Employers who want to increase pay equity within their companies are increasingly turning to people analytics tools: software to optimize the employee value chain, powered by sophisticated algorithms. These tools offer real promise – but they can also reinforce a harmful status quo.
For example, Amazon once implemented a resume screener that de-prioritized female tech job applicants. Algorithms use data about past decisions to make present decisions. So because most of Amazon’s tech employees had been male, the algorithm “thought” that maleness = success.
Even if someone tries to make an algorithm “gender-blind” or “race-blind” by excluding gender/race variables, bias can creep in through other variables. For example, in many areas, an employee’s postal code can imply their race.
So to harness people analytics to improve pay equity, the key is developing or choosing tools that can handle any potential bias in the data. Then we have to use the tools in a bias-aware way. In other words, we need to apply human judgment to compensate and adjust for potential bias.
Four Steps to Bias-Awareness
A bias-aware data-driven decision-making process has four key steps. It can be used by companies designing their own people analytics tools or those looking for an external solution.
1. Locate and mitigate bias in the data
Some questions to consider are:
- Who does the data include/not include? Does it reflect all demographic groups?
- Does the data use any features that are surrogates for underlying qualities? (Like using college GPA to represent intelligence.)
- Is there anything the data doesn’t capture? (For example, an employee’s personality can affect job performance.)
For external tools: How does the application react to biased data? What factors does it consider when analyzing bias?
2. Locate and correct bias in the tool’s algorithmic modeling
It is important to ensure the tool does not harm minority groups while working well for majority groups. A bias dashboard can be helpful here, as can third-party bias evaluation tools like FairLearn or AI Fairness360. If there is bias in the model, developers can figure out where it is and then correct for it. (For instance, if the model gives female employees 23% lower chances of promotion, it can add 23% to female employees’ scores.)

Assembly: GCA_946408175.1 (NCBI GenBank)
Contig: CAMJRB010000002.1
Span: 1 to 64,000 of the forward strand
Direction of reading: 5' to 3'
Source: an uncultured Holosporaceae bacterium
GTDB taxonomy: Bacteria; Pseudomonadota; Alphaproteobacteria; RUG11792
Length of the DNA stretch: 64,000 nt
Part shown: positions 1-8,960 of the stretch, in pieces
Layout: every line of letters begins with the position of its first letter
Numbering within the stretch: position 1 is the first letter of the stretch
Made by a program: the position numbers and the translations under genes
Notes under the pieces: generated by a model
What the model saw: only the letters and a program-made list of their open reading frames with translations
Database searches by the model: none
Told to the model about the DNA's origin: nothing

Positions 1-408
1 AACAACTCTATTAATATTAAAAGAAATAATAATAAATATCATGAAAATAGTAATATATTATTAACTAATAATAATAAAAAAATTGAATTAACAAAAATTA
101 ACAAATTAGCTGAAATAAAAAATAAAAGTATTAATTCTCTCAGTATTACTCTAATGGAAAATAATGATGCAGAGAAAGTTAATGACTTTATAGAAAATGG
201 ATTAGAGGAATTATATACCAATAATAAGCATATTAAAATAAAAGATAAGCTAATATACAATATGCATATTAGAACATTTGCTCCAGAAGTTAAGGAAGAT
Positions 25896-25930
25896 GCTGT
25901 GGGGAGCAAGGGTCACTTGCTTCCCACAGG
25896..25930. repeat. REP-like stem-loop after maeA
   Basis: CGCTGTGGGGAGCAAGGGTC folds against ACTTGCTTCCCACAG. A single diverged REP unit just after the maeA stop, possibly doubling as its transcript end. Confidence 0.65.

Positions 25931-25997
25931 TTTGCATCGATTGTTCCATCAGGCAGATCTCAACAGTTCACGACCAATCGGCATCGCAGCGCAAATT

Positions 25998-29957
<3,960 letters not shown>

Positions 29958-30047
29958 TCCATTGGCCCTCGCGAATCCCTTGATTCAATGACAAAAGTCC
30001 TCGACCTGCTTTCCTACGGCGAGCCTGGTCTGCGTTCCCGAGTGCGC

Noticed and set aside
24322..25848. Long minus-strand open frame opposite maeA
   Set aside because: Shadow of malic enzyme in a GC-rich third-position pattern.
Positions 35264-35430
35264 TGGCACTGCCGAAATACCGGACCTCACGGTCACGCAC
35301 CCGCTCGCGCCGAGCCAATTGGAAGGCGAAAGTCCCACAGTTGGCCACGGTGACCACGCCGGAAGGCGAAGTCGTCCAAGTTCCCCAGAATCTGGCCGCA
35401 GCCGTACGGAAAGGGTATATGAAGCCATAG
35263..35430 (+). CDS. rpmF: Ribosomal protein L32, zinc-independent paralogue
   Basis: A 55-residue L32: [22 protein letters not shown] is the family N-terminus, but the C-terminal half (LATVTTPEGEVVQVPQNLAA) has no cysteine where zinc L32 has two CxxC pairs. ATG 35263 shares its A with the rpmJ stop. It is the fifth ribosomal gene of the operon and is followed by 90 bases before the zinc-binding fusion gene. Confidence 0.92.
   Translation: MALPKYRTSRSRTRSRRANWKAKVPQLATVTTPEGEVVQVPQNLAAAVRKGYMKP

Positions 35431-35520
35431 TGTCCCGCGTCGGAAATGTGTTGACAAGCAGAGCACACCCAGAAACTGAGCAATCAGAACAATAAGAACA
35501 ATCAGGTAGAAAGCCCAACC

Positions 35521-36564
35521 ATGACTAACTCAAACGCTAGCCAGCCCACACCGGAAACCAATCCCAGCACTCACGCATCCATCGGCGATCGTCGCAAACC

For external tools: How does the tool test for and address bias? How will it be retrained to fit the company’s employees?
3. Understand how the tool makes its recommendations – and how they’ll be monitored
Before implementing any tool, managers should decide on the metrics for evaluating its performance and determining whether it is improving pay equity.
For external tools: Is the tool transparent about what drives its decisions? How will those decisions be monitored?
4. In making the final decision, managers should consider the tool’s recommendation – and then carefully incorporate any factors the tool may not capture
Note that this process includes a human in the loop at each stage. We can’t simply leave a people analytics tool to its own devices and trust it to do the right thing. But by choosing or designing tools thoughtfully, tailoring them to correct for bias, and monitoring them carefully, managers can use people analytics to genuinely improve equity.